April 27th is International Noise Awareness Day. The Centre for Hearing and Communication has been celebrating this event since 1996. Its aim is to raise awareness of the risks of noise to hearing loss and its impact on our health. In fact, noise is one of the most underestimated issues in the world of work. Each year, millions of people suffer permanent and non-permanent damage that could have been avoided by taking small steps.

Noise awarenes: Did you know?

Today, more than 465 million people worldwide are living with moderate to severe hearing loss as a result of noise. This alarming number is why raising awareness is so important. While it is true that noise exposure can damage the hearing of all people, it is the 12-35 age group that suffers the most. More and more trade unions and governments are pushing to raise awareness of the issue. Despite these campaigns, the recreational sector seems to be neglected. The WHO estimates that more than 1 billion young people are overexposed to possible damage because of leisure time habits (discos, festivals, etc).

The EEA report on noise pollution:

The second EEA (European Environment Agency) Report highlights alarming problems for the continents health. This 2020 report shows that under normal circumstances, exposure to environmental noise such as that of road traffic has a negative impact on people’s health. As much as 20% of Europe’s population (100 million people) experience expsoure to harmful noise. The majority of this harmful exposure is long term without adequate awareness of possible damage. To date, the ultimate problem lies in the fact that targets to tackle this noise pollution have not been met by the legislator. This lack of progress has lead to a need for citizens to act independently.

How much is too much?

In today’s world, where noise has almost become a given, we often find ourselves working in very noisy environments. More often than not, we do not take adequate precautions to save our hearing. In fact, exposure to high levels of noise for long periods can cause irreversible damage to our hearing. For this reason, the European Union has enacted a new law. It is now compulsory to wear ear defenders if you are exposed to high noise levels (above 80 dB) daily.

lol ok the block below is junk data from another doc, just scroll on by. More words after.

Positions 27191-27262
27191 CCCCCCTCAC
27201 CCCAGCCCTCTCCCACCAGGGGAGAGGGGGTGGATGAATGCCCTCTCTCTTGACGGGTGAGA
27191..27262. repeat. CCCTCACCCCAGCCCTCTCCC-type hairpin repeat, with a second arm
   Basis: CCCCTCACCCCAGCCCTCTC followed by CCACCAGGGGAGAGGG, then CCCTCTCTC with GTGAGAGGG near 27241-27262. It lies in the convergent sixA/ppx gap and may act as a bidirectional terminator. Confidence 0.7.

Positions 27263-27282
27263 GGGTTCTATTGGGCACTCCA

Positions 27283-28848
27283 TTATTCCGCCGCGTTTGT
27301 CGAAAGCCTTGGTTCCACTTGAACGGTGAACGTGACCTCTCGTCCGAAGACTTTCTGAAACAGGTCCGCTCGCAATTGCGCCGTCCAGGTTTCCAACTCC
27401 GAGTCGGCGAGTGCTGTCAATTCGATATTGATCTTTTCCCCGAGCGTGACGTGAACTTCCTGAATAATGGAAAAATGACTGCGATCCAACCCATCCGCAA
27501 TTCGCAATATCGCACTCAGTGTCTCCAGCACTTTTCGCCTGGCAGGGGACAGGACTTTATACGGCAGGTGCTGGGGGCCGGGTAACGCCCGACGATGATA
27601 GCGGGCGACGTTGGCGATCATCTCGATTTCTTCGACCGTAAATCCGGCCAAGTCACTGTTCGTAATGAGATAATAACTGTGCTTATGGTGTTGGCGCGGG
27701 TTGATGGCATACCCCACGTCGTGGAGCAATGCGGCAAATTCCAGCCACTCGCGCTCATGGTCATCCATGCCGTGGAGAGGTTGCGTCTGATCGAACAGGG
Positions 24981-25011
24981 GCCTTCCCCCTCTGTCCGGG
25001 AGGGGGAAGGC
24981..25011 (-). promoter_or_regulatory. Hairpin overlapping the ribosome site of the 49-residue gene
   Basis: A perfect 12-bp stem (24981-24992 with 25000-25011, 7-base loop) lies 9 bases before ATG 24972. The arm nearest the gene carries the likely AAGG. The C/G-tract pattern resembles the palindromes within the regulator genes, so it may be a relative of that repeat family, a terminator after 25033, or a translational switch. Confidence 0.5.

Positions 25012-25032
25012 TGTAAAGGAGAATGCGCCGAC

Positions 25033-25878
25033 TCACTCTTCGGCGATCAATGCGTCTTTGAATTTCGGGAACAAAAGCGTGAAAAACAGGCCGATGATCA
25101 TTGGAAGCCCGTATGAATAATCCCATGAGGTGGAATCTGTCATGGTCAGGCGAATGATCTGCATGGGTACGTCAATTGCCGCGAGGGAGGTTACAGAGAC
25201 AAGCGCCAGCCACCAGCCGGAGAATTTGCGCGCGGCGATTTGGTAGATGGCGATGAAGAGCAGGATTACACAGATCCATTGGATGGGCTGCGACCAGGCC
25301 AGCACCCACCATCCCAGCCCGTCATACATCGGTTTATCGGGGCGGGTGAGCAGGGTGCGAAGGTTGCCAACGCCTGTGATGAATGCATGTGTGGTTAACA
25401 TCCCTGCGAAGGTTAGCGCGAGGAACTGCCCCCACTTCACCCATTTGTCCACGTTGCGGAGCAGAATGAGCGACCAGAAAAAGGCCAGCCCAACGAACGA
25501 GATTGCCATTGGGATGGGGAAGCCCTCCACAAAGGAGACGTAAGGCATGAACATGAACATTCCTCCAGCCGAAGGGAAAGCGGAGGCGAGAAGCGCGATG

If you work in an environment where noise levels exceed 85 dB, we recommend that you read our special report on ear defenders

Noise cancellation within the office:

If you are now conscious of the importance of noise protection, then a noise cancelling headset is something worth investing in, particularly for your work and leisure life.

When it comes to noise cancellation, there is two different types: active and passive.

*Passive noise cancellation

Passive noise cancellation refers to headphones that do not use any power supply. In fact, protection is provided solely by the materials that make up the device, allowing more or less effective filtering.

*Active noise cancellation


Also known as ANC, this is a technology based on the recognition of ambient noise by microphones built into the device. The microphone picks up the noise and sends it to the processor, which creates equal and opposite frequencies to counteract it. Active noise cancelling headsets are widely used in the working world, especially among salespeople and call centres. The ability to isolate yourself from the outside world allows for better communication and improved performance. An example would be the Poly Blackwire 8225 USB-A Teams headset or the new Plantronics Voyager 8200 UC headset.

Conclusions

Let’s not wait for International Noise Awareness Day to act. Noise damage permanently alters our well-being, which directly impacts our daily lives and relationships. Prevent this damage with a healthy lifestyle and work environment.

Explore our full range of noise cancelling headsets to suit your environment here

“Protect your hearing, protect your health”